A key feature in nearly all past societal collapse that Joseph Tainter explored in his study of collapsing civilizations (The Collapse of Complex Societies) is something we might call unsustainability practices. Urbanization and its correlate complexity problem solving practices have been a common a path among past societies that leads away from a sustainable practice. A sustainable practice would be a long term practice that includes an understanding and a correlated respect for the natural world that creates and sustains the biosphere we also tend to take for granted. A biosphere that we need to maintain the possibility of drawing a breath moment after moment until the day we stop breathing. Meanwhile, humans become myopically focused on immediate problems that tend to complexify geometrically as their unsustainable practices become ever more institutionally complex, and thereby follow a human-centric set of strategies that inevitably lead to their society's collapse.

This is the opposite of that Crusoe of Lonesome Lake's intentional experience. Do we need to be that extreme to get back in touch with our biosphere? I don't know. But reading it raises some questions about what we are actually doing.

In other words, the path we call progress, with an implied positive spin, and a self congratulatory slap on the back, may well be a path to eventual unsustainability, and to collapse of our current increasingly urbanized, deeply anti-nature way of life.

Here's an essay excerpted from Tainter's follow up book to the above Collapse study (Getting Down to Earth: Practical Applications Of Ecological Economics (International Society for Ecological Economics):

COMPLEXITY, PROBLEM SOLVING, AND SUSTAINABLE SOCIETIES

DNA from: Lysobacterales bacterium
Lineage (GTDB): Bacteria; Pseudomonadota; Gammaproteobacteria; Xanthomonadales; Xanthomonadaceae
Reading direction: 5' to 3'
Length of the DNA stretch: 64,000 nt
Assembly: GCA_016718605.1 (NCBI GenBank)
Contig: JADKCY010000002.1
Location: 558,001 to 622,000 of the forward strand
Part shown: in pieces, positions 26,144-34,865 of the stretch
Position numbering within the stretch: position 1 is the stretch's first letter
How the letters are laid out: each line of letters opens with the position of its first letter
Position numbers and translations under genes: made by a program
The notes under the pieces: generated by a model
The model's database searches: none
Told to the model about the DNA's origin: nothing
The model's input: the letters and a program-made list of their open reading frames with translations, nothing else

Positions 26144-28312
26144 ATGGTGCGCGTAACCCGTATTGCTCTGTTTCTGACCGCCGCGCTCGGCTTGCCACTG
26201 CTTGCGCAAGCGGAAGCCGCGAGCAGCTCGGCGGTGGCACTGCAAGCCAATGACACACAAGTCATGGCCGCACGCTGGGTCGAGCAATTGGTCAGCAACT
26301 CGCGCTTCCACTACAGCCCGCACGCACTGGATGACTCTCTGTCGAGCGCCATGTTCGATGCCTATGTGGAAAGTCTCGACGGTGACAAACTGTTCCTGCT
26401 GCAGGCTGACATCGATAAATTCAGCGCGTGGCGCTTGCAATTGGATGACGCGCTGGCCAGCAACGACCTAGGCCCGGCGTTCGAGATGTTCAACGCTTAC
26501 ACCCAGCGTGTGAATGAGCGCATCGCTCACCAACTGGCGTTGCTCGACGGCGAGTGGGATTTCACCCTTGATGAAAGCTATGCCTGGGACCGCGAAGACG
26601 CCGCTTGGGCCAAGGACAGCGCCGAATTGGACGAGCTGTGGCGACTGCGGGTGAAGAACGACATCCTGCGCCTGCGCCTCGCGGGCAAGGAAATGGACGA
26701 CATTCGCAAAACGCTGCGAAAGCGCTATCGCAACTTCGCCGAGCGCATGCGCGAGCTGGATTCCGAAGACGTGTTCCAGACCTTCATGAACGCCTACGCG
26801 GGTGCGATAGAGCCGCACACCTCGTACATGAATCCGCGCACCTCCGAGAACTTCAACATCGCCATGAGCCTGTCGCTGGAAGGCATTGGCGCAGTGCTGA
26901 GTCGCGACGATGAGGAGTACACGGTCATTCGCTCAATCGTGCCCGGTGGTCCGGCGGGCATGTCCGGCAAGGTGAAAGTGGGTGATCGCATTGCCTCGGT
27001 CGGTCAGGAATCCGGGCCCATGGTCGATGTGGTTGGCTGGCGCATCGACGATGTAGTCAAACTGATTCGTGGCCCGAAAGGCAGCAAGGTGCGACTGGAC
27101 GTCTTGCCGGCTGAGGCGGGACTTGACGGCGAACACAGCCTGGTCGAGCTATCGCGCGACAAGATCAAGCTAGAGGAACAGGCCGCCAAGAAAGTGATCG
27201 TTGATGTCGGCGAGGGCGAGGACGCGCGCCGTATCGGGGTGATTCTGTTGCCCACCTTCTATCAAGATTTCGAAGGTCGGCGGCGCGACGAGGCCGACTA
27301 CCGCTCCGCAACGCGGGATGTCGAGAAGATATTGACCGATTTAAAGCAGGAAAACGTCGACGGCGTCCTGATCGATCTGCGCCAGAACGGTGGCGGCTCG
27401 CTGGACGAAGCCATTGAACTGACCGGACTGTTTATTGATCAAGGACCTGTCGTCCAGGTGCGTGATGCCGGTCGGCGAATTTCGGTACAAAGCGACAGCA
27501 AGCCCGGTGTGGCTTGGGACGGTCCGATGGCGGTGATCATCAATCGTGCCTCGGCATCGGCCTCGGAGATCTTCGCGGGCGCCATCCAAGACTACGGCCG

Quote Joseph Tainter:

In this era of global environmental change we face what may be humanity's greatest crisis. The cluster of transformations labeled global change dwarfs all previous experiences in its speed. in the geographical scale of its consequences, and in the numbers of people who will be affected (Norgaard 1994). Yet many times past human populations faced extraordinary challenges, and the difference between their problems and ours is only one of degree. One might expect that in a rational, problem-solving society, we would eagerly seek to understand historical experiences. In actuality, our approaches to education and our impatience for innovation have made us averse to historical knowledge (Tainter 1995a). In ignorance, policy makers tend to look for the causes of events only in the recent past (Watt 1992). As a result, while we have a greater opportunity than the people of any previous era to understand the long-term reasons for our problems, that opportunity is largely ignored. Not only do we not know where we are in history, most of our citizens and policy makers are not aware that we ought to.